Bash

Understanding I/O

The numbers are file descriptors and only the first three (starting with zero) have a standardized meaning:

0
-
 stdin

1
-
 stdout

2
-
 stderr

So each of these numbers in your command refer to a file descriptor. You can either redirect a file descriptor to a file with>or redirect it to another file descriptor with>&

The3>&1in your command line will create a new file descriptor and redirect it to1which isSTDOUT. Now1>&2will redirect the file descriptor 1 toSTDERRand2>&3will redirect file descriptor 2 to 3 which isSTDOUT.

So basically you switchedSTDOUTandSTDERR, these are the steps:

  1. Create a new fd 3 and point it to the fd 1
  2. Redirect file descriptor 1 to file descriptor 2. If we wouldn't have saved the file descriptor in 3 we would lose the target.
  3. Redirect file descriptor 2 to file descriptor 3. Now file descriptors one and two are switched.

Now if the program prints something to the file descriptor 1, it will be printed to the file descriptor 2 and vice versa.

Extracting relevant data from logs

Let's imagine our web server is receiving a large amount of queries and this is affecting teh performance.

We can display the ip which are performing more queries with this command:

cat access.log | awk '{print $1}' | sort -n | uniq -c | sort -nr | head -20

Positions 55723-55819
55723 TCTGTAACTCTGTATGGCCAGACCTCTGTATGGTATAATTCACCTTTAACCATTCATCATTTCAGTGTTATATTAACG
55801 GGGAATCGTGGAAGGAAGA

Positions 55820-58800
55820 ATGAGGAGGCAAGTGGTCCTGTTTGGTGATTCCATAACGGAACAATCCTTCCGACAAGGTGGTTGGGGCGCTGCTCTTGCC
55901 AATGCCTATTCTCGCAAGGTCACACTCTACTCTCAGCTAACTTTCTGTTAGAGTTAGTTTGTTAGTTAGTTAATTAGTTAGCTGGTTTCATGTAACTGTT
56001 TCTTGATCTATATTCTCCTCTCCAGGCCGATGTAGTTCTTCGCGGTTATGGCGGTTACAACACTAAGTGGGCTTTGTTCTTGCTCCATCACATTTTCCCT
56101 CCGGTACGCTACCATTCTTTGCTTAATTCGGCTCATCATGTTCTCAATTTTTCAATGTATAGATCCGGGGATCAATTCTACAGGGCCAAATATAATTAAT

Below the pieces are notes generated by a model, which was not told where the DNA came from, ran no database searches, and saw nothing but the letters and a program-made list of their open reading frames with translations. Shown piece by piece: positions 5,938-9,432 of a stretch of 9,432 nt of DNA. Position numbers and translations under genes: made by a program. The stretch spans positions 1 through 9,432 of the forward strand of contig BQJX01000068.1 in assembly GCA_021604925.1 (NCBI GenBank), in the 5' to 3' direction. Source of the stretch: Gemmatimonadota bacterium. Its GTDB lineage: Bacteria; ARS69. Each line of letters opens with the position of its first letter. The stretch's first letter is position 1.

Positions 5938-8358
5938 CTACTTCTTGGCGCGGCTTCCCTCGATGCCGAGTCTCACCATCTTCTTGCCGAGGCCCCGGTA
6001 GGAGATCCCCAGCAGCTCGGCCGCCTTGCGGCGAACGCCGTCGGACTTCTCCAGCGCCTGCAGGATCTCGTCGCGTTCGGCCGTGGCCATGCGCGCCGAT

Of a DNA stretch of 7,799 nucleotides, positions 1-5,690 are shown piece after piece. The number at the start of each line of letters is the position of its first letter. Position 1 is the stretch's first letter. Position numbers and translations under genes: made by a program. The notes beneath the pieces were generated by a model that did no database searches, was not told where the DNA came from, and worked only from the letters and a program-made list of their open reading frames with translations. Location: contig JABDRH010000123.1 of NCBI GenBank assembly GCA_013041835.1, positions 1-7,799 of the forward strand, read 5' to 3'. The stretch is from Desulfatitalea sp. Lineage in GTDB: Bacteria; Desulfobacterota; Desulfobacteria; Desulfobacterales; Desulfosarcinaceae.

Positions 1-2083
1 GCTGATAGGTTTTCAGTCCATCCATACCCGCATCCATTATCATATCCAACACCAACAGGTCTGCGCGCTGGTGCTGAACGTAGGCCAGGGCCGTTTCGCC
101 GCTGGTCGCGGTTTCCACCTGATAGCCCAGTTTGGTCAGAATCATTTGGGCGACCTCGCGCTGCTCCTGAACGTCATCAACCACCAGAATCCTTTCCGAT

Find and rename folders/files given a regex

Log parsing in a folder with logs 2015/20/10/10/300

what is command1 && command2

what is command1 || command2

$$ - Pid Process

bash4$ echo $$
11015
bash4$ echo $BASHPID
11015
$! is PID of last job running in background

$* expands to a single argument with all the elements delimited by spaces (actually the first character of $IFS).

[email protected] expands to multiple arguments.

#!/bin/bash
echo "With *:"
for arg in "$*"; do echo "<$arg>"; done
echo
echo "With @:"
for arg in "[email protected]"; do echo "<$arg>"; done

Operator Precedence

http://www.tldp.org/LDP/abs/html/opprecedence.html

if [ -n "${10}" ]  # Parameters > $9 must be enclosed in {brackets}.
then
 echo "Parameter #10 is ${10}"
fi
Variable    Use
$#    Stores the number of command-line arguments that were passed to the shell program.
$?    Stores the exit value of the last command that was executed.
$0    Stores the first word of the entered command (the name of the shell program).
$*    Stores all the arguments that were entered on the command line ($1 $2 ...).
"[email protected]"    Stores all the arguments that were entered on the command line, individually quoted ("$1" "$2" ...).

Arrays

http://tldp.org/LDP/abs/html/arrays.html

Shift

echo "[email protected]"    # 1 2 3 4 5
shift

Reverse a String arguments (ex: Hello world prints world hello - take in consideration spaces

https://www.digitalocean.com/community/tutorials/how-to-use-bash-history-commands-and-expansions-on-a-linux-vps

Command to create an empty file

touch

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